« Reply #8 on: October 05, 2011, 08:46:42 PM »
I really appreciate the reviews and recommendations I read of books I'm not familiar with, despite the slight feeling of depression they induce. "So many books, so little time".
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hjalmer

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Re: Now Reading, pt 2
« Reply #9 on: October 11, 2011, 09:53:39 AM »
the stones of summer

saw mark moskowitz excellent 2002 homage to reading (the stone reader)
and the mysterious one time novelist dow mossman
and his vanishing into the literary aether

bought a signed copy because of the movie long ago
and finally read the novel

similar to kerouacs town and the city
and saul bellows the adventures of augie march
a bildiungsroman and deep internal american journey

great novel
great movie


h



headonist

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Re: Now Reading, pt 2
« Reply #10 on: October 11, 2011, 12:56:38 PM »
Martinus - Logik (Swedish for "Logic")

Danish author/philosopher with an unique cosmology.

mgriffin

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Re: Now Reading, pt 2
« Reply #11 on: October 28, 2011, 01:40:45 PM »
Just received a lush, beautiful new edition of Thomas Ligotti vignettes.

This may display a little better on my blog post about it (see here:
http://griffinwords.wordpress.com/2011/10/27/thomas-ligottis-the-agonizing-resurrection-of-victor-frankenstein/ ) but I'll try to paste the pictures and comments below.

My copy of the new Centipede Press edition of The Agonizing Resurrection of Victor Frankenstein by Thomas Ligotti just arrived. Haven't started reading yet, but the book is so beautiful it inspired me to take pictures.

Centipede often throws in extra stuff with your order. Last time it was some large art prints on loose sheets, plus a National Geographic map of Mexico. This time it was a book (not a Centipede edition) along with a note explaining that they thought this would appeal to fans of Thomas Ligotti.





This photo makes the book look tiny but it's actually quite tall.





Front cover view on top of slipcase.





Hypnotic endpapers.




The illustration opposite the title page gives a sense of the quality of the artwork inserts.



Many beautiful color illustrations. What a luscious edition!



By the way, this book is already sold out at the publisher, though there are reportedly a few copies available at dealers here & there.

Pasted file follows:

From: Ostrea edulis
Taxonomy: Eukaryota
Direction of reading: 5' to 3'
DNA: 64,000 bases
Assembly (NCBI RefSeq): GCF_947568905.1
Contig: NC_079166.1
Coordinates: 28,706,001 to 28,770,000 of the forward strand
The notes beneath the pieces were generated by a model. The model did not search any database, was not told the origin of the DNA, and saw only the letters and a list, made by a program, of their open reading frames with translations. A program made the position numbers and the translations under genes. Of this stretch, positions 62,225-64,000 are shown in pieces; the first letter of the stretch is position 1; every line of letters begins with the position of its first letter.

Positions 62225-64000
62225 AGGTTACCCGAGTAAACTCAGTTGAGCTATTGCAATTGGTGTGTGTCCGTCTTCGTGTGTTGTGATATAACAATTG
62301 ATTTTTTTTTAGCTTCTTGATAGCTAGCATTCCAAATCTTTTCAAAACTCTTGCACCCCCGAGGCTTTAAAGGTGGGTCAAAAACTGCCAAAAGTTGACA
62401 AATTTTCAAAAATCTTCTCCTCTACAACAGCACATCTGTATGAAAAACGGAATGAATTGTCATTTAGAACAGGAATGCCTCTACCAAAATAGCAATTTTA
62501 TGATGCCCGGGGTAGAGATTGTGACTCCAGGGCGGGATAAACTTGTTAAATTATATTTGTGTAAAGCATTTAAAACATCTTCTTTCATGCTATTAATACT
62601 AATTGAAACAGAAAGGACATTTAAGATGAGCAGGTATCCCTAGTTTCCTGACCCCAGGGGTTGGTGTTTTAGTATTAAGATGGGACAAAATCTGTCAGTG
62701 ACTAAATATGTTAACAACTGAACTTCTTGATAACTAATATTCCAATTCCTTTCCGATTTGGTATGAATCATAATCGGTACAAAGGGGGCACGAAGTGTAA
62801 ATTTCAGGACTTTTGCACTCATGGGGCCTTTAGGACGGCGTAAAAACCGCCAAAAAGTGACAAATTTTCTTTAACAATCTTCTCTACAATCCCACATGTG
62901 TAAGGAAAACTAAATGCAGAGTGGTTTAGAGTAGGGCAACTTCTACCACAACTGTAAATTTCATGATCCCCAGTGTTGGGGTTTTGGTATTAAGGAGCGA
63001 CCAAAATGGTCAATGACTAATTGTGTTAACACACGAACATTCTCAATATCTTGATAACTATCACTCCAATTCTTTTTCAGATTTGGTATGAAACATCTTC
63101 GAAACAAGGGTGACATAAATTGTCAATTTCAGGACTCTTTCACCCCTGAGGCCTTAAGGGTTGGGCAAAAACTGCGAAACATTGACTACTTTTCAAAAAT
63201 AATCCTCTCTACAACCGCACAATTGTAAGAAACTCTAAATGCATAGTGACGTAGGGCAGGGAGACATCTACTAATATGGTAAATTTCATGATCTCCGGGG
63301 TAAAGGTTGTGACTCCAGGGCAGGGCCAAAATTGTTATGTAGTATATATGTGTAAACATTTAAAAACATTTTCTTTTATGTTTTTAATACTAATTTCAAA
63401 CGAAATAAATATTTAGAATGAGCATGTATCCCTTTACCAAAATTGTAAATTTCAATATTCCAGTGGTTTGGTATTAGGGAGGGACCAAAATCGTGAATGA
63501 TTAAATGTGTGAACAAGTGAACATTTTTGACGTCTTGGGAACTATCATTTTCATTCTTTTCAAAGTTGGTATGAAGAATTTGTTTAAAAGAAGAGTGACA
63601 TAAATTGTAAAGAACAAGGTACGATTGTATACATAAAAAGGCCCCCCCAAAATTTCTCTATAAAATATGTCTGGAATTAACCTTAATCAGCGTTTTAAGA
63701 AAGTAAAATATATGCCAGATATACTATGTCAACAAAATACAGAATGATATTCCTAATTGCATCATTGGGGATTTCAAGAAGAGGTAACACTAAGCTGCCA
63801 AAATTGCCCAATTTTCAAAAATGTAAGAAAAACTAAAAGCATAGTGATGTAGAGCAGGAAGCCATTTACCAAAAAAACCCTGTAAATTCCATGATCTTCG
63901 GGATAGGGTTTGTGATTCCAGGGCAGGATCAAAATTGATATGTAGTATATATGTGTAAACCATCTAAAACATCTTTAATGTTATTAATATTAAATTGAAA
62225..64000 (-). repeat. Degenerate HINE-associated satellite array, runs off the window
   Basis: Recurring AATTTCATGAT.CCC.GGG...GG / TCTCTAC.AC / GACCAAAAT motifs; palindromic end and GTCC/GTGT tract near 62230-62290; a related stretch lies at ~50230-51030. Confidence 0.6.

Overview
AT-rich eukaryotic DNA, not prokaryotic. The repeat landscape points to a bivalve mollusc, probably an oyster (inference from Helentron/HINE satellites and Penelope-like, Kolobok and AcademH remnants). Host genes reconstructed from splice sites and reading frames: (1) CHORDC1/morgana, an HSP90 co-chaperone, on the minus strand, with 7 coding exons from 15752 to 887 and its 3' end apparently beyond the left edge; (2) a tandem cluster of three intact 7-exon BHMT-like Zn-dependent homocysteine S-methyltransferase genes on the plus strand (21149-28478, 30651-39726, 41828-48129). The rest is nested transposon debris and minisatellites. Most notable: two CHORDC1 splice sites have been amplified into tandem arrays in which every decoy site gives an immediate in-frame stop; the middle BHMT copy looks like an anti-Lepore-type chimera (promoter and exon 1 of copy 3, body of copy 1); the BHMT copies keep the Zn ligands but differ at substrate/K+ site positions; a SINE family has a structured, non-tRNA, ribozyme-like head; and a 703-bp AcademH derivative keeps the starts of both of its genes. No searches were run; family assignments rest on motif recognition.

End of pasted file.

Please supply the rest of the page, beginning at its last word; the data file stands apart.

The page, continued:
[ Mike Griffin, Hypnos Recordings ] email mg (at) hypnos.com | http://hypnos.com | http://twitter.com/mgsoundvisions

mgriffin

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Re: Now Reading, pt 2
« Reply #12 on: November 03, 2011, 04:37:22 PM »
Just finished Ready Player One by Ernest Cline.

Sometimes I finish a book and I want to spend a lot of time thinking about it, and maybe write a discursive and possibly self-indulgent response to it.

Other times I finish a book and smile and say, "Damn, that was fun! More like this, please."  Ready Player One by Ernest Cline was like that.



It's a dirty, disturbing vision of a year 2044 when just about everyone has given up living in the real world in favor of a virtual realm called the OASIS. People are so caught up in this game-like way of life they scarcely notice what's going on outside. OASIS creator James Halliday has just died, and though he is the world's wealthiest man, he's also a hermit who left behind no heirs. He left behind an elaborate contest within the OASIS in which anyone and everyone can search for a hidden easter egg, and whoever finds it will inherit his vast fortune as well as control of his company. Millions set off in search of the egg, and when the novel begins the search has been underway for about five years, and nobody has yet found even the first of three keys, which will open the three gates (also hidden) which are necessary to obtain the egg.

The above may sound like spoilers but this is basically the setup within the first few pages, and the story proceeds from there. We meet Wade Watts, a young "egg hunter," and follow his interactions with others on the same quest.

The quest itself is entertaining, but the real thing going on here is that James Halliday, a child of the 1980s, has sprinkled throughout the message he left behind announcing the contest a large number of hints and red herrings all taken from 80s pop culture -- dialog from John Hughes movies, lyrics from an Oingo Boingo song and more. There are a few cultural tidbits on focus here which are outside my own historical interest -- never much of a Black Tiger player here -- but far more elements I recognize from my own trip through the decade of my adolescence. Arcade games like Tempest, Pac Man, Joust and Battlezone, movies like Blade Runner and Monty Python's Holy Grail... the music, the Dungeons and Dragons. Such a lot of fun here! This is one of those books I want to recommend to anybody and everybody within five years of my age (those born in the 60s), and it might even be fun for people outside that range.